Newspaper headlines in the last two weeks have carried a number of stories about a funding crisis heading for the NHS. Common amongst these stories is the fact that they identify the transfer of NHS funding into social care as contributing to this ‘black hole’.
What is being referred to here is the creation of the ‘Integration Transformation Fund’ at the Spending Review in July 2013. Since then, it has gained the less technical title – the ‘Better Care Fund’ – in recognition of the Fund’s increased political importance.
Despite the change in title, the principle remains the same: this fund – totaling £3.8bn – is to be made available to Health and Well-being Boards to be spent on better social care for disabled and older people.
It is true that half of this money, £2bn, has been earmarked from the NHS Budget in a bold step that the Government has taken towards the hallowed ground of integrated health and social care services. It was a recognition of the obvious – that social care and hospital care are closely tied together, and we must start to think of them as such. An older or disabled person trapped in a hospital bed because they can’t get the support they need at home is perhaps the simplest illustration of how closely the systems are tied. Indeed, most patients just don’t know there is a difference in the first place.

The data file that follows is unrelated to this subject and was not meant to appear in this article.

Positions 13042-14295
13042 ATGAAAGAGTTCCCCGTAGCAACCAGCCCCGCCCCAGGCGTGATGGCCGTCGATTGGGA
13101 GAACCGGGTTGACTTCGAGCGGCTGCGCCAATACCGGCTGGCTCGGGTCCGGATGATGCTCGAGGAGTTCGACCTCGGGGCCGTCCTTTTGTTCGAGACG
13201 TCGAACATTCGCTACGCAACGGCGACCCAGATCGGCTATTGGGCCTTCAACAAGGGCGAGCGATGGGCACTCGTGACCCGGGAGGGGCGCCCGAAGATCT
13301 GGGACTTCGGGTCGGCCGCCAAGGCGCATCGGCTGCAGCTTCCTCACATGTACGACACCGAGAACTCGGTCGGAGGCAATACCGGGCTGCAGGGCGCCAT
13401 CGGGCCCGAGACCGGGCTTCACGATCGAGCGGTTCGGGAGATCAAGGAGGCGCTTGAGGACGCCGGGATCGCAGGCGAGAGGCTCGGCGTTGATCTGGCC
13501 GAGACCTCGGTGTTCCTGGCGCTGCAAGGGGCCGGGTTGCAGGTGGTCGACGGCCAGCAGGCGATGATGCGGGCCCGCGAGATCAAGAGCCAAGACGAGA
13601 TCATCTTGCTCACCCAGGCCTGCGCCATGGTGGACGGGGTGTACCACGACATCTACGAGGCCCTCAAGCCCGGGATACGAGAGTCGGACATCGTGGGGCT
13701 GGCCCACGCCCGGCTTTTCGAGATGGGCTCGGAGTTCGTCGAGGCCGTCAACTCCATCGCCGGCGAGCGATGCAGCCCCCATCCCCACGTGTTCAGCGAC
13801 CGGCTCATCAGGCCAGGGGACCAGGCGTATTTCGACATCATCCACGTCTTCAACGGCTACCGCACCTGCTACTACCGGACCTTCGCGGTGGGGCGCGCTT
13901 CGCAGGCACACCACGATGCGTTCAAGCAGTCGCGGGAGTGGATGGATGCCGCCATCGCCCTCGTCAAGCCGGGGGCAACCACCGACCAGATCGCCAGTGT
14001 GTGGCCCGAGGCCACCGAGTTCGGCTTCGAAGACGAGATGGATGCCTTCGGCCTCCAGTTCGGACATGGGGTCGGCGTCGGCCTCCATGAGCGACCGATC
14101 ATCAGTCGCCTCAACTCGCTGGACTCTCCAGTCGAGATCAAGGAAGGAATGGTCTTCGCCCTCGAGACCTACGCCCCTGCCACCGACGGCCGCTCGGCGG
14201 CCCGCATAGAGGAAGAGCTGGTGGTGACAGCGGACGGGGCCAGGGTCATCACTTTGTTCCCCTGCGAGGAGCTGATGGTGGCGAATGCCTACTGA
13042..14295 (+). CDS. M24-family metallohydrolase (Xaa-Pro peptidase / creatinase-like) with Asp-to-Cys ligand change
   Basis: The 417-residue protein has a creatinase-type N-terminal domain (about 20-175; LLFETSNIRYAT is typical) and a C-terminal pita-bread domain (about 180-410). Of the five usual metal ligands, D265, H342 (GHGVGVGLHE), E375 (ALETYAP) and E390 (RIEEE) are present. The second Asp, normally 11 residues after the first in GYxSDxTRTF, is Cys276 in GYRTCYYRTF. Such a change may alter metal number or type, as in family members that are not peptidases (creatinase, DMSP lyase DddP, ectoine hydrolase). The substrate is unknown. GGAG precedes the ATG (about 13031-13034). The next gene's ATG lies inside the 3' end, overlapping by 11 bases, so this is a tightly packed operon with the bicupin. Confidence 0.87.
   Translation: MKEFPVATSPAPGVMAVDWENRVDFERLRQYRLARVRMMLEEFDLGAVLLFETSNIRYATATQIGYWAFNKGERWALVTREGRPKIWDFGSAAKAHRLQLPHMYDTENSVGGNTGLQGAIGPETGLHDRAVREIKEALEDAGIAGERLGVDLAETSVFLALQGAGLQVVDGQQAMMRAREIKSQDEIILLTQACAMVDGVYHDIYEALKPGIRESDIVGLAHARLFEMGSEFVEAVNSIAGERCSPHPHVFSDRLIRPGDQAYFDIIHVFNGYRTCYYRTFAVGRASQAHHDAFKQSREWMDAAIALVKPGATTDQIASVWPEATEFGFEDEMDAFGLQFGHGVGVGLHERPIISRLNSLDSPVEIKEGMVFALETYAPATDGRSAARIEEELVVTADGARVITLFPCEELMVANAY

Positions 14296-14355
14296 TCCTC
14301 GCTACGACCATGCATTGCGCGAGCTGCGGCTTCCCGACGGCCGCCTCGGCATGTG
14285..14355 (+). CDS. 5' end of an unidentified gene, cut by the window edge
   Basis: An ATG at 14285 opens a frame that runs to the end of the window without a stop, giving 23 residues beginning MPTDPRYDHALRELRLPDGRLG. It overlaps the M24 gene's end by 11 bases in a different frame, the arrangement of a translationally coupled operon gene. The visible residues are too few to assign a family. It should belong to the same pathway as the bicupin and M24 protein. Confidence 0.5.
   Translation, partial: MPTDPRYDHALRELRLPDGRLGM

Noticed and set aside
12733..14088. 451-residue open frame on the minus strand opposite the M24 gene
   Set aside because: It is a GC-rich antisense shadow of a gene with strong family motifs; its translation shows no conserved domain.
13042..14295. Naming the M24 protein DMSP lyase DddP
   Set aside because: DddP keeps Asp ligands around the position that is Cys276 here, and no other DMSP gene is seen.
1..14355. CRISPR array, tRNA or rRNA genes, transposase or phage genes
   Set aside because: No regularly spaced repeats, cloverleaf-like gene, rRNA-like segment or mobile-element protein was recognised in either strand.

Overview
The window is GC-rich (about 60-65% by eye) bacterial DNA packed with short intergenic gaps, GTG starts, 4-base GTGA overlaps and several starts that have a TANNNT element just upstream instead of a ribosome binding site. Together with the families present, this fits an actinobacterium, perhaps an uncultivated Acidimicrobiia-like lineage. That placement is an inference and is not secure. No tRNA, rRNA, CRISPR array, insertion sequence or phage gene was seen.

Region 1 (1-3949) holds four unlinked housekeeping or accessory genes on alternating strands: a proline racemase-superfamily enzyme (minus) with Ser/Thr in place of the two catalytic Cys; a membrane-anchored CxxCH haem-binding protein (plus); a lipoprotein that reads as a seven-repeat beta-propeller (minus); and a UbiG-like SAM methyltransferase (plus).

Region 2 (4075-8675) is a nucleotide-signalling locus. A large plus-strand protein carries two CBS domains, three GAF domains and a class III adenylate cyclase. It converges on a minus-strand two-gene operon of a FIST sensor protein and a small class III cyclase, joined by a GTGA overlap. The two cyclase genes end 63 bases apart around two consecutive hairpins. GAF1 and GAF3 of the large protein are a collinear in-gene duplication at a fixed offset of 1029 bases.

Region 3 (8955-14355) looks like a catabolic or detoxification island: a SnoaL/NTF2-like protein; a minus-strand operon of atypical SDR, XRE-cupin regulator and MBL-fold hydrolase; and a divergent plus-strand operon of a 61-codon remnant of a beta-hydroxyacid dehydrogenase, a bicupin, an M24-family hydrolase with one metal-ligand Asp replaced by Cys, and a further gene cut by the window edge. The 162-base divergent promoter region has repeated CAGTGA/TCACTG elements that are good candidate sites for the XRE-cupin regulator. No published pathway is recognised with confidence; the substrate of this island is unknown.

As such, this £2bn doesn’t have to work hard for its place in the Fund. It’s important to remember that the Fund itself it not a straightforward ‘direct transfer’ from health budgets to social care. Health and Wellbeing Boards have to bid for this money – and there are tight national conditions attached. The most important of these conditions is that the money must be spent in a way that works for both social care and the NHS.
Another condition is that the money must be spent on care support that prevents unnecessary hospital admissions at the weekend.
In other words, by its very design, the Fund has to save the NHS money for it to even be allocated in the first place.
In both the NHS and in local authorities providing social care, there is considerable pressure to deliver more with fewer resources. With the core budgets of local authorities being cut by up to 40%, the social care landscape has had to adapt radically and quickly.
The Better Care Fund offers an incentive to both the NHS and to social care services to work together to innovate. It helps to lay the foundations for a much more integrated system of health and care.
And it must – by its very design – save the NHS money, not send it into financial ruin. If it’s not doing that yet, councils and health teams need to work harder together, not walk away. The government’s right – what’s at stake is better care.